3. He/she can completely control and manage the computer accounts of all Active Directory joined computers
4. He/she can completely control and manage all group policies being deployed to all computers in the domain
5. He/she can completely control and manage all trust relationships
6. He/she can completely control and manage all service connection points, print queues and any custom data
7. He/she can completely control and manage all Active Directory configuration partition data
8. He/she can completely control and manage the entire Active Directory Schema 
9. He/she can completely control and manage the domain security policy 
10. He/she can completely control and manage the domain controller's security policy

In other words, he/she can completely control the cyber security of your entire Active Directory based IT infrastructure!

In short, if your foundational Active Directory is compromised, you just lost control of your entire IT infrastructure.

(By the way, the most important point I want to make is after the following section, so please keep reading.)



Business Impact of an Active Directory Security Breach

For the CEOs, CFOs, CIOs and any and all non-technical stakeholders, perhaps I should translate this into business parlance.


Should the security of an organization's foundational Active Directory deployment be breached/compromised, here's what the perpetrator could do -
1. Completely own your entire IT infrastructure
2. Launch an internal denial-of-service (DoS) attack that would cripple your entire IT infrastructure  
2. Logon as anyone (e.g. C*O, Domain Admin, Attorney, Engineer, Security Guard etc.) in your IT infrastructure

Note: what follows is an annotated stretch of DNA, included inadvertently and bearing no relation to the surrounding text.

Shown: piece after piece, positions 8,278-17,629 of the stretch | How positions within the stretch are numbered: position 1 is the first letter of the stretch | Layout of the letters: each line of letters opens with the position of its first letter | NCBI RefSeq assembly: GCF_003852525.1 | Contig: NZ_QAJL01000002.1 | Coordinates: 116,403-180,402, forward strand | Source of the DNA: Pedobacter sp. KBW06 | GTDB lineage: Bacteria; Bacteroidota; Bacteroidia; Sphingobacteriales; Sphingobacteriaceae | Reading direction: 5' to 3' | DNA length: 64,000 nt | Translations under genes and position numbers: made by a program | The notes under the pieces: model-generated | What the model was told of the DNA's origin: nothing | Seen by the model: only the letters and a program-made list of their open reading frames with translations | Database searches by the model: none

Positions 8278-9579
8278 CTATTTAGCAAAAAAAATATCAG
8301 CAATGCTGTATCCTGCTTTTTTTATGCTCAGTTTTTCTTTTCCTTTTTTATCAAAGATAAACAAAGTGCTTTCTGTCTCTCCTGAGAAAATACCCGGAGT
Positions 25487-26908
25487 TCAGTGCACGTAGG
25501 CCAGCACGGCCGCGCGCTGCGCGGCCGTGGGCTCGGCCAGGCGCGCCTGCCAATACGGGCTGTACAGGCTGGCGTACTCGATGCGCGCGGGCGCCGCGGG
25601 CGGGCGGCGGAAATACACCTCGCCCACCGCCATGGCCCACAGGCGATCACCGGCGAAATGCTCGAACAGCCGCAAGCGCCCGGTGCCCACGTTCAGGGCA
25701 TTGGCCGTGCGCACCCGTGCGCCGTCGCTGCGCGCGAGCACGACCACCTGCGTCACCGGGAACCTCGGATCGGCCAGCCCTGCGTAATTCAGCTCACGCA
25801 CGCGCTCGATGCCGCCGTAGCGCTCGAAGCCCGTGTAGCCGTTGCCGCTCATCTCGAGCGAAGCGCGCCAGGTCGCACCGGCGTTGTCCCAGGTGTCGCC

3. Obtain access to, divulge and/or destroy the entirety of your organization's IT assets i.e. all your trade/business secrets, all your product blue prints and source-code, employee, customer, legal, financial and other data etc.
4. Use the power of automation to easily, swiftly and effortlessly destroy and/or render the entirety of your organization's IT infrastructure (i.e. all your accounts, computers and access) virtually useless and unusable  
I could share more, but I think that to the wise, even just these few points alone, and the profound ramifications on business, of even any single one of them materializing, need not be spelled out. In short, organizations that are powered by Active Directory are only as secure as are their foundational Active Directory deployments. It really is as simple and as factual as that. Period.




Why an Active Directory Restore Isn't Sufficient

Here's the most important point I wanted to make - Once an admin, forever an admin!


You see, given the above, as I mentioned above, some might say that in the event that an Active Directory breach occurs, even if the perpetrator changed something WITHIN Active Directory, we can always get back to a known trustworthy state by simply performing an authoritative restore. They could say that, but they would be (very) wrong.

Here's why...

Take #4 above i.e. He/she can completely control and manage all group policies being deployed to all computers in the domain, and consider that this could easily be used to obtain administrative control over any computer in the domain, and this is just ONE of many things that someone who has been able to obtain administrative access over Active Directory can do OUTSIDE of Active Directory - i.e. obtain admin access to and change just about everything on any machine joined to that Active Directory.

For a simple illustration, lets consider a situation wherein he/she exercises his/her administrative control over Active Directory to leverage group policy to gain administrative control over and subsequently make any one of the following subtle changes on just any one (of who knows how many) machine(s) used by just any one (of who knows how many) Domain Admin(s) -



1. Installs custom malware on the machine, that could do various things, from logging and transmitting keystrokes to allowing remote access to that machine from half way around the world to ... <use your imagination> etc. etc.
2. (Assuming the computer account of this computer is a member of Domain Admins,) Configures a service to be installed and run on that computer that at a set future date would make a single subtle change in Active Directory (e.g. reset the password of the default Active Directory Administrator account) that would effectively result in the perpetrator being in a position to (effortlessly) regain administrative privilege over Active Directory.